Income splitting among new tax breaks aimed at families

Andrea Janus, CTVNews.ca

 

The federal government has introduced a new income-splitting benefit for couples with children under the age of 18 as part of a series of proposed new tax measures designed to appeal to young families.

The proposal consists of three new measures the government says will provide about $4.6 billion in tax relief for some four million Canadian families.

The new measures include:

  • The Family Tax Cut, which will allow a higher earning spouse to transfer up to $50,000 of taxable income to a spouse in a lower income bracket. The measure will provide eligible families with a maximum of $2,000 a year in tax relief.
  • An increase to the Universal Child Care Benefit for children under the age of 6 from $100 to $160. A well, a new benefit of $60 per month is being created for children aged six to 17. While the enhanced child care benefit will come into effect on Jan. 1, 2015, payments will begin in July of that year, meaning the first payment will be a lump sum from the first six months of the year.
  • The maximum amount that can be claimed under the Child Care Expense Deduction will be increased by $1,000.

Prime Minister Stephen Harper announced the new measures Thursday afternoon at a community centre in Vaughan, Ont., just north of Toronto.

“Under the plan we have announced today, every single Canadian family with children will benefit, everyone will have more money in their pockets,” Harper told the robust crowd.

On average, families with children under the age of 18 will receive $1,140 in tax relief and benefits per year, he said.

Income-splitting opposition

The government says the Family Tax Cut will benefit 1.7 million families.

However, prior to Harper’s announcement, the opposition ripped into the income-splitting plan, saying it will cost the federal and provincial governments billions of dollars and would only benefit 14 per cent of Canadian families.

The government estimates that the Family Tax Cut will cost the federal government about $2.4 billion in 2014-15 and $1.9 billion in 2015-16. The measure has been designed to have no impact on provincial revenues.

The Liberals and the NDP also pointed out that former finance minister Jim Flaherty appeared to back-track on support for the policy not long before he died. Income splitting was a key plank in the Conservatives’ election platform in the 2011 campaign.

“A tax plan that does nothing for nine out of 10 Canadian families,” NDP Leader Thomas Mulcair said during Thursday’s question period. “As Jim Flaherty asked, how does that benefit our society?”

Minister of State for Finance Kevin Sorenson replied that Canadian seniors have saved thousands of dollars due to pension income splitting, and that benefit should be extended to more Canadians.

“Income splitting is good policy for Canadians, it’s good policy for Canadian seniors, it will be good policy for Canadian families,” Sorenson said.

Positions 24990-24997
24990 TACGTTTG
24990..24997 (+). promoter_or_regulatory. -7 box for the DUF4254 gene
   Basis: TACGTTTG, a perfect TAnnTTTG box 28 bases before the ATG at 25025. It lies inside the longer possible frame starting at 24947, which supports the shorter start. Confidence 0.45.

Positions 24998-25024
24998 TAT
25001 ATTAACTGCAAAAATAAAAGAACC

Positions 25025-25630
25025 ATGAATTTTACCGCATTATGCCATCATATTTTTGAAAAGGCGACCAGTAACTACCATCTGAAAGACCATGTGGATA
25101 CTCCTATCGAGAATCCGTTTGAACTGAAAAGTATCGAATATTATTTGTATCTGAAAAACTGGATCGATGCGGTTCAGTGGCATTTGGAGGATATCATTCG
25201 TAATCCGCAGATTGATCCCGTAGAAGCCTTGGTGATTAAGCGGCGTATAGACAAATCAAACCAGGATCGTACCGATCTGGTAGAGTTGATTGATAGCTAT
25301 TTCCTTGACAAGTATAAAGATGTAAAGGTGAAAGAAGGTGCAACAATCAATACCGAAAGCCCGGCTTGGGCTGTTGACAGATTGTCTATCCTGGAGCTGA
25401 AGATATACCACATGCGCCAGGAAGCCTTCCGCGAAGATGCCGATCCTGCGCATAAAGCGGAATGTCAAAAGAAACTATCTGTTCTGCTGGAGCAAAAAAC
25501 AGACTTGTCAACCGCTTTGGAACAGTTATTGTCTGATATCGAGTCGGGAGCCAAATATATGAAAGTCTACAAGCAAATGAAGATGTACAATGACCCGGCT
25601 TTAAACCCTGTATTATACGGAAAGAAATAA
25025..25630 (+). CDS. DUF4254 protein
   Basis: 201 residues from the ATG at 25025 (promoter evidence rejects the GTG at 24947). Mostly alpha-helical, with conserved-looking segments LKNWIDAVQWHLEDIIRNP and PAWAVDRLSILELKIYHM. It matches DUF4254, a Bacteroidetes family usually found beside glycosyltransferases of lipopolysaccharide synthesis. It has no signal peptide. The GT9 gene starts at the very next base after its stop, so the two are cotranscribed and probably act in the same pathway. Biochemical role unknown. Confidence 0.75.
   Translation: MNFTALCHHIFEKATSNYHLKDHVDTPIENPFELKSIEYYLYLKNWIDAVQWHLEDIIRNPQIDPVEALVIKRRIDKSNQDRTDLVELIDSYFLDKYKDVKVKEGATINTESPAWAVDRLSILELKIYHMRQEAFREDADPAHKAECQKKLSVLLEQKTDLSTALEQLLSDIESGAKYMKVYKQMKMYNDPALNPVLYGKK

Liberal finance critic Scott Brison said income splitting does nothing for 1.5 million single parents who are struggling financially.

Sorenson responded by accusing the Liberals of wanting to repeal the Conservatives’ tax breaks.

Liberal Leader Justin Trudeau has previously said he would repeal income-splitting for families if he becomes prime minister, saying the money could be used for education and infrastructure projects.

Trudeau told reporters late Thursday afternoon his party will focus on helping the middle class “and Canadians hoping to join it.”

“Income splitting is an idea that will give a  $2,000 tax break to families like mine or Mr. Harper’s,” Trudeau said while stumping with his byelection candidate in the Ontario riding of Whitby-Oshawa.

“That’s not good enough.”

After Harper’s announcement, NDP finance critic Nathan Cullen said that at first glance, “this appears to be an incredibly expensive and unfair proposal put forward by the government.”

The proposed changes “skew disproportionately to wealthier families,” Cullen told reporters. The party will look at the details, he said, but ultimately the NDP wants to stop the plan.

“We have grave concerns about its equity.”

Many economists have said that income splitting mainly benefits higher-income families and stay-at-home parents who have high-earning spouses.

“If you have higher-income people, maybe with one child at a high marginal tax rate, they will get considerably more benefit than two spouses (who are) both working with four younger children,” said Fred O’Riordan, a national tax services advisor at Ernst & Young.

Child care benefit

The boost to the Universal Child Care Benefit will mean families will receive up to $1,920 per year for each child under the age of 6, and up to $720 for each child between the ages of 6 and 17.

The government estimates that the measure will cost about $1.1 billion in 2014-15 and $4.4 billion in 2015-16.

The enhanced benefit will replace the Child Tax Credit, a move that will boost government revenue by about $400 million in 2014-15 and by $1.8 billion in 2015-16.

The enhanced benefit will help four million families, the Finance Department said in a release, “including families with income too low to be taxable and who could not have previously benefitted.”

Child care deduction

The dollar limits that parents can claim under the Child Care Expense Deduction will be increased by $1,000. That means, the maximum limits will now be:

  • $7,000 per child under age 7;
  • $4,000 per child aged 7 to 16;
  • $10,000 for children eligible for the Disability Tax Credit, no matter what age.

These changes also come into effect for the 2015 tax year. The change will cost federal coffers about $15 million in 2014-15 and $65 million in 2015-16.  More than 200,000 will benefit from the increases, the government said.